A fish contaminated with extremely high levels of radiation was found in waters near the crippled Fukushima No. 1 nuclear power plant, a government-affiliated research institute said.
The Fisheries Research Agency said Jan. 10 the black sea bream had 12,400 becquerels per kilogram of radioactive cesium, 124 times the safety standards for foodstuffs.
The fish was caught at the mouth of the Niidagawa river in Iwaki, Fukushima Prefecture, on Nov. 17. The site is 37 kilometers south of the stricken power plant.
It was one of 37 fish-–all black sea bream--that researchers caught in waters in and off Iwaki in October and November to study the level of radiation to which they were exposed.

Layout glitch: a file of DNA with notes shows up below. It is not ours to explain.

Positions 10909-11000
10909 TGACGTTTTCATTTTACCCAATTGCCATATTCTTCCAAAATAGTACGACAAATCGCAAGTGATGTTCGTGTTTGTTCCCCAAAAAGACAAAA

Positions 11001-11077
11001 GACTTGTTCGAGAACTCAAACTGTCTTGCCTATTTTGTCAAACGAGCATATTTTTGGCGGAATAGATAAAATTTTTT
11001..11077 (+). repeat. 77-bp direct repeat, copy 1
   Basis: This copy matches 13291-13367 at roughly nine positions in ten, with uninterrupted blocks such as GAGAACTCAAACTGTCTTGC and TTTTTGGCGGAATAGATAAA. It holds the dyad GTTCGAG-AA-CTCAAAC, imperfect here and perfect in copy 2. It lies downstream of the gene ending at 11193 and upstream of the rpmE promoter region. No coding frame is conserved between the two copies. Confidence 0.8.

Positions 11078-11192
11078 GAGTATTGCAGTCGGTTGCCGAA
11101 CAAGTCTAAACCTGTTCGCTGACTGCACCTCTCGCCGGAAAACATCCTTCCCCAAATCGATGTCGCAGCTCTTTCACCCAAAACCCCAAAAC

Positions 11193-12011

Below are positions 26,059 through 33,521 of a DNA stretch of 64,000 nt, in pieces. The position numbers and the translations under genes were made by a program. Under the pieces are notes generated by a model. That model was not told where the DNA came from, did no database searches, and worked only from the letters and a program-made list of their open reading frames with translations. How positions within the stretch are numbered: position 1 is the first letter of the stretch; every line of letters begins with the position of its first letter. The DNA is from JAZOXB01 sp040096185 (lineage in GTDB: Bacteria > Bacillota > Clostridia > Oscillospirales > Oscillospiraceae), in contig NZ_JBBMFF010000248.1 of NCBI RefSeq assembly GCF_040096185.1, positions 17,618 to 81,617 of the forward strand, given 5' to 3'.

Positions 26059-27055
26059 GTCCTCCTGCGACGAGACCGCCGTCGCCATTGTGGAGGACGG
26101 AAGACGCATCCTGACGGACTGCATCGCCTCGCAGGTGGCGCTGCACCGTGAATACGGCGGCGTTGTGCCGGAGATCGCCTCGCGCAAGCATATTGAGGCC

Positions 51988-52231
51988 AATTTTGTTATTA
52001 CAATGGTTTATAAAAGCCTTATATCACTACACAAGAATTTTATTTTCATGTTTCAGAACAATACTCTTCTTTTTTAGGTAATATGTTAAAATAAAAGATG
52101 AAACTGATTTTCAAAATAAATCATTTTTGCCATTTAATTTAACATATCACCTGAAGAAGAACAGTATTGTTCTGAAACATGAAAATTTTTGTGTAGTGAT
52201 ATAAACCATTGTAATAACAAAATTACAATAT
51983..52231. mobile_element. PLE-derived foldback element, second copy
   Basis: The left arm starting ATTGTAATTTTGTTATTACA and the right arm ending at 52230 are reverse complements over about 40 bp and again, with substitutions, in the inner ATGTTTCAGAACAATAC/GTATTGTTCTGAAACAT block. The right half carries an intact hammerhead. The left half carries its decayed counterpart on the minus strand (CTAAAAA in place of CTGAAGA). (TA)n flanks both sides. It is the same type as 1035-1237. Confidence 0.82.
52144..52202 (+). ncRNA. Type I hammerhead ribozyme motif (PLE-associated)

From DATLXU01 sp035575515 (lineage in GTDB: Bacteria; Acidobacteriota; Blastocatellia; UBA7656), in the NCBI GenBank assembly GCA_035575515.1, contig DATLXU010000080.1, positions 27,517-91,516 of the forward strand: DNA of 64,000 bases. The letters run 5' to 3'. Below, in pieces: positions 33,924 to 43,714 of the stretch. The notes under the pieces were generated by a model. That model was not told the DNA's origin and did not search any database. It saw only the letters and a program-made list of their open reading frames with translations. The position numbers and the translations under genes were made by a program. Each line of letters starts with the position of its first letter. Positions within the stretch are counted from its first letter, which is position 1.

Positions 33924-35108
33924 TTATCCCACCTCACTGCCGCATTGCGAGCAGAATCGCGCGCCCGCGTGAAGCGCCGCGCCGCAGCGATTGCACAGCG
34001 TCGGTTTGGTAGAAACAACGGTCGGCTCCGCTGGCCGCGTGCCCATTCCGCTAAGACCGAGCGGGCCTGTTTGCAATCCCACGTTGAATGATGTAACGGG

The research institute said it will study the fish further to try and determine when it became contaminated with such high levels of radioactive cesium.
Two other fish also exceeded the safety standards of 100 becquerels per kilogram, at 426 becquerels and 197 becquerels, respectively.
The readings of the remaining 34 fish were within the safety limits, according to the Fisheries Research Agency.
Officials said black sea bream in the region that was covered by the recent study have not been circulated as food in fish markets.
Black sea bream fishing in coastal waters off Fukushima and Miyagi prefectures is currently restricted.
They are also on the list of fish that local fishermen are asked to voluntarily refrain from catching in the northern municipalities of Ibaraki Prefecture, which is located just south of Fukushima Prefecture.
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